ClusterControl allows you to monitor your servers in real-time with predefined dashboards to analyze some of the most common metrics. It allows you to customize the graphs available in the cluster, and you can enable agent-based monitoring to generate more detailed dashboards. You can also create alerts that inform you of events in your cluster or integrate with different services such as PagerDuty or Slack.
High Availability and scalability
With ClusterControl, you can create your database cluster using the deploy feature. Simply select the option “Deploy” and follow the instructions that appear.
Note that if you already have a cluster running, you must select the “Import Existing Server/Database” instead if you already have the server instances created in the cloud. In case you want ClusterControl to create the instances for you, you can use the “Deploy in the Cloud” feature, which will use an AWS, Google Cloud, or Azure integration to create the VMs in the cloud for you, and you don’t need to access the cloud provider management console at all.
After you have the cluster managed by ClusterControl, you can easily add new database nodes, load balancers, or even run failover tasks from the same system and change or improve your database topology as you wish.
One of the most important features of ClusterControl is the Auto-Recovery feature. It will allow you to recover your cluster in case of failure in an automatic way, and it will also take the necessary actions to avoid a split-brain if needed and let you know if it happens with notifications and alarms.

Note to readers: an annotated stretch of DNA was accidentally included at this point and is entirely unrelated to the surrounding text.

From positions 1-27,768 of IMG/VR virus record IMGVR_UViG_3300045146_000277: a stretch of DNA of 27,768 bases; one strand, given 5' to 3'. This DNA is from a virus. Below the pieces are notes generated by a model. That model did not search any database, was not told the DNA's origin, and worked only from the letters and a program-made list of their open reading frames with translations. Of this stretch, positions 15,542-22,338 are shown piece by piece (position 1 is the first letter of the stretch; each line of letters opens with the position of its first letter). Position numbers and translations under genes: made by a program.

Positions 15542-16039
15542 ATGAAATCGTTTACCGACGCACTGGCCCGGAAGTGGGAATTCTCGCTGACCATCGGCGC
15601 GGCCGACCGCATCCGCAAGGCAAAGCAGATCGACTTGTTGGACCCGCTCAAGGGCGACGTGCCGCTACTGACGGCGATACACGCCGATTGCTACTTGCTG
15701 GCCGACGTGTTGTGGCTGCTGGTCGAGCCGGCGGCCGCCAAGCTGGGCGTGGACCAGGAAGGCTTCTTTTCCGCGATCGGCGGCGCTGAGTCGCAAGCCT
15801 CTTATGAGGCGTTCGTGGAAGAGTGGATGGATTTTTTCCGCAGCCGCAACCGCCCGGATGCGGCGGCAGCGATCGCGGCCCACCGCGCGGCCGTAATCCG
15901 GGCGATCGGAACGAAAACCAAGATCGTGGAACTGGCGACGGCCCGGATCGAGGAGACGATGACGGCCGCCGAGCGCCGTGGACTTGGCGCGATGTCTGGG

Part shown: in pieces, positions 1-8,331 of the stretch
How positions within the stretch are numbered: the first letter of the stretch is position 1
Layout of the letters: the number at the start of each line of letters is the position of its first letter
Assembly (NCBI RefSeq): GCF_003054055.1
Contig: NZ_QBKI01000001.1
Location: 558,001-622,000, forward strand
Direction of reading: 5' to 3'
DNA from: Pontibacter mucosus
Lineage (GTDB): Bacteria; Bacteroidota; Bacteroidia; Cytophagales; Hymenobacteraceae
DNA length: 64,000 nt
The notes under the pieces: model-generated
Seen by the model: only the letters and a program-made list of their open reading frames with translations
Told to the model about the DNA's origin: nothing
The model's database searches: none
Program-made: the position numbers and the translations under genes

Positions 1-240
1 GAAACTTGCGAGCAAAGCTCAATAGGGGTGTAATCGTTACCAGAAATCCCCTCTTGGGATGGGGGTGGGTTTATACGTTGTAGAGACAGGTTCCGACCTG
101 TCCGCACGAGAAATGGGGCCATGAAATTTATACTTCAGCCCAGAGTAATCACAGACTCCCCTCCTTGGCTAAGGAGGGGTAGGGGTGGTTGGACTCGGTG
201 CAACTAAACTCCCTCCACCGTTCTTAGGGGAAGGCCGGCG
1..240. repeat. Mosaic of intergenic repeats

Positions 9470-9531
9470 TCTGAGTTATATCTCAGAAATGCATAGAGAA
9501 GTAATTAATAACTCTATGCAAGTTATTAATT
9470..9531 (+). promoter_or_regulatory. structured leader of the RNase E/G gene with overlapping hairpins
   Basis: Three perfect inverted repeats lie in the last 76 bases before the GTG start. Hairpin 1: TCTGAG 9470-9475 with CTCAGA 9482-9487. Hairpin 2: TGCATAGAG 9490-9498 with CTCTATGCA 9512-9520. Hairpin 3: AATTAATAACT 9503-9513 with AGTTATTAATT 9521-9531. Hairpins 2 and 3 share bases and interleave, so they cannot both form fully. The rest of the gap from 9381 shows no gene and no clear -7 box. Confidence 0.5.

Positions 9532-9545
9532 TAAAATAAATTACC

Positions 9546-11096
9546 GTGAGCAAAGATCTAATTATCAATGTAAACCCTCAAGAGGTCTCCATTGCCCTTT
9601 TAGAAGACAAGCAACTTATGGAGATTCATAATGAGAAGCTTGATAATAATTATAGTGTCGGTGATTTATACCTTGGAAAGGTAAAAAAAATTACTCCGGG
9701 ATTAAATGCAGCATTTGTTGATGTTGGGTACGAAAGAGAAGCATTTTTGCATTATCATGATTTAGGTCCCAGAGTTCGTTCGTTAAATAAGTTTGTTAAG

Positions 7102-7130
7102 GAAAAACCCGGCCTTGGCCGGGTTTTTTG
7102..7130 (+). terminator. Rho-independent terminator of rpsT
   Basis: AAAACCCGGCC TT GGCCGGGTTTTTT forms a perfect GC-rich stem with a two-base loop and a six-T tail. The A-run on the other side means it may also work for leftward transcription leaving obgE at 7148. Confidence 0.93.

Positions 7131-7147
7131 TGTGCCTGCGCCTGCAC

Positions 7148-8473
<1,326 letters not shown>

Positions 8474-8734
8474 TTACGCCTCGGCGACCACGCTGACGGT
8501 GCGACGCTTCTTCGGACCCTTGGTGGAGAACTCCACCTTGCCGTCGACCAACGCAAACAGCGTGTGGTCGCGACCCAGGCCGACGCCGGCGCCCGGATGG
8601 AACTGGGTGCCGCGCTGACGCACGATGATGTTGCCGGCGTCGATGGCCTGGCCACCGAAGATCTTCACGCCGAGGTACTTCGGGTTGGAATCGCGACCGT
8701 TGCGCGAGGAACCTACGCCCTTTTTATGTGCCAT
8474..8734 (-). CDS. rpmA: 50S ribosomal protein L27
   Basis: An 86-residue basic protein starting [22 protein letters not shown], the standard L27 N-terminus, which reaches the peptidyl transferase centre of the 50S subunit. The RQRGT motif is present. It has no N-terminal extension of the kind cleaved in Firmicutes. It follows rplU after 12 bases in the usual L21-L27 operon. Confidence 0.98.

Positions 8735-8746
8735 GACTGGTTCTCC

ClusterControl has many advanced backup management features that allow you not only to take different types of backups, in different ways, but also compress, encrypt, verify, and even more.
The automatic backup verification tool is also useful to make sure that your backups are good to use if needed and avoid problems in the future.
These features we’ve mentioned are some of the most important ones you can find in ClusterControl, but not the only ones.
S9S-Tool is a command-line tool to interact, control, and manage database clusters using the ClusterControl Database Platform. Starting from version 1.4.1, the installer script will automatically install this package on the ClusterControl node. You can also install it on another computer or workstation to manage the database cluster remotely. Communication between this client and ClusterControl is encrypted and secure through TLS. This command-line project is open source and publicly available on GitHub.